This Tick-borne Virus Can Be Transmitted Within Minutes

By | August 18, 2019

A tick-borne virus that enters the human body within minutes after a person is bitten by an infected tick has no vaccine or treatment. So far, five people in New Jersey, New York and Maine were infected with Powassan virus this summer, with two deaths reported, according to LoHud, a USA Today website.

Powassan is said to be carried by the same tick species—the black-legged tick or deer tick (Ixodes scapularis)—that carries Lyme disease and other disease-causing viruses. In addition, although it infrequently bites humans, the groundhog tick (Ixodes cookei) also carries the virus.

Powassan symptoms include fever, headache, nausea, muscle aches and weakness. But a person with the virus can feel healthy after the initial onset and experience a remission of up to 10 days, before relapsing as soon as the virus enters the nervous system. This can lead to swelling of the brain or the tissues covering the brain.

A majority of people with Powassan are hospitalized. Nearly 10% of those with the virus die. Often, those who survive suffer from permanent damage that may include partial paralysis or difficulty speaking. From 2015 to 2018, the Centers for Disease Control and Prevention (CDC) identified 81 cases of the virus. In 2019, 12 cases of neuroinvasive Powassan virus, the most severe form of the disease, were reported to CDC. Two of those cases resulted in deaths.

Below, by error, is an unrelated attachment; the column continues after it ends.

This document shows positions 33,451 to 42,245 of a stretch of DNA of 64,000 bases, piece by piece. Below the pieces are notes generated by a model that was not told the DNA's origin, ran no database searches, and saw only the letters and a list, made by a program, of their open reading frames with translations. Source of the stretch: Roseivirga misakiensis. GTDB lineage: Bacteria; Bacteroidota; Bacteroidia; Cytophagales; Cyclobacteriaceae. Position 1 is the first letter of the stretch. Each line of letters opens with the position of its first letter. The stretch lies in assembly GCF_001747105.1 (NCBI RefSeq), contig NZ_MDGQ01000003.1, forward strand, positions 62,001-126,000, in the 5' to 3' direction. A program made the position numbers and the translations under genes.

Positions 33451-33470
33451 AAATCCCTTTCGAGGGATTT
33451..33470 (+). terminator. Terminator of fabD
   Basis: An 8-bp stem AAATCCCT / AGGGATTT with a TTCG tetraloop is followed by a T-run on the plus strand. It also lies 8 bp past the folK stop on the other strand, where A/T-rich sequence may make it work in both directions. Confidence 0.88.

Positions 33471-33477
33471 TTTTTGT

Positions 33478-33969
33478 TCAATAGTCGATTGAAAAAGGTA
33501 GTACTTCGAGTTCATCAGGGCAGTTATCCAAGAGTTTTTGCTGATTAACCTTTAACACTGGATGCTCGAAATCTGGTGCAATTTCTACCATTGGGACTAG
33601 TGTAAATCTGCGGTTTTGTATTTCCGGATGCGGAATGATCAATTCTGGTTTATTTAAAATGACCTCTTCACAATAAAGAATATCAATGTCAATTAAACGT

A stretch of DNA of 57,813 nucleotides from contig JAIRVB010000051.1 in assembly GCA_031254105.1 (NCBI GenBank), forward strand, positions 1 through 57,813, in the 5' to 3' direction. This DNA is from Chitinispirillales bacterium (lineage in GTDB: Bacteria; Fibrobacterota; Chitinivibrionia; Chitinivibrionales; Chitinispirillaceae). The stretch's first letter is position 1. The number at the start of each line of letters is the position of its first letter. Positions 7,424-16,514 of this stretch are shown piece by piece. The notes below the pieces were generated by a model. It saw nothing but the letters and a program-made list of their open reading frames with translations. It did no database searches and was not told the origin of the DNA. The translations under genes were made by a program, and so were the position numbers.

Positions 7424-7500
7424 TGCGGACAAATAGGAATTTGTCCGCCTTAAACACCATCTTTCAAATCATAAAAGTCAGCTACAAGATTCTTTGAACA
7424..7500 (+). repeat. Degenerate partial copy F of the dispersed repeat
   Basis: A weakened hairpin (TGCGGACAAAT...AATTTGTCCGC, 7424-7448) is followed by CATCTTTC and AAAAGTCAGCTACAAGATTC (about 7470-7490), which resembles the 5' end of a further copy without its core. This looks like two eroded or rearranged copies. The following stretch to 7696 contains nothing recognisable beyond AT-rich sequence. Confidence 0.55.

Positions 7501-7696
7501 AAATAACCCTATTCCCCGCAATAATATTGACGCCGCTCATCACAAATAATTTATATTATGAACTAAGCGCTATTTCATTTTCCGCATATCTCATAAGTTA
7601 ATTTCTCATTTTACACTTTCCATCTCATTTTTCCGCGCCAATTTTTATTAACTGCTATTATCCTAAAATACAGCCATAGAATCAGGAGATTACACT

To stay safe, experts recommend wearing tick protection. Not only does this precaution protect against Powassan virus, but it also guards against the more common tick-borne virus Lyme disease. (An estimated 30,000 cases of Lyme disease are reported annually in the United States, and an estimated 300,000 people currently have the virus.)

But Powassan passes more quickly from an attached tick to a human than Lyme disease. “Lyme disease takes at least 24 hours to be efficiently transmitted,” said Alvaro Toledo, PhD, an entomologist at the Rutgers Center for Vector Biology in New Jersey. “But Powassan virus can be transmitted in minutes.”

Because so few cases are reported annually, companies haven’t invested in developing a vaccine or specific treatments for Powassan, according to experts.

Researchers are still studying Powassan to learn more about the virus. But at this time, the best advice experts can offer is to wear tick protection in gardens, backyards, fields or wooded areas.

Click here to learn more about how Pennsylvania became the latest state to declare a hepatitis A outbreak.


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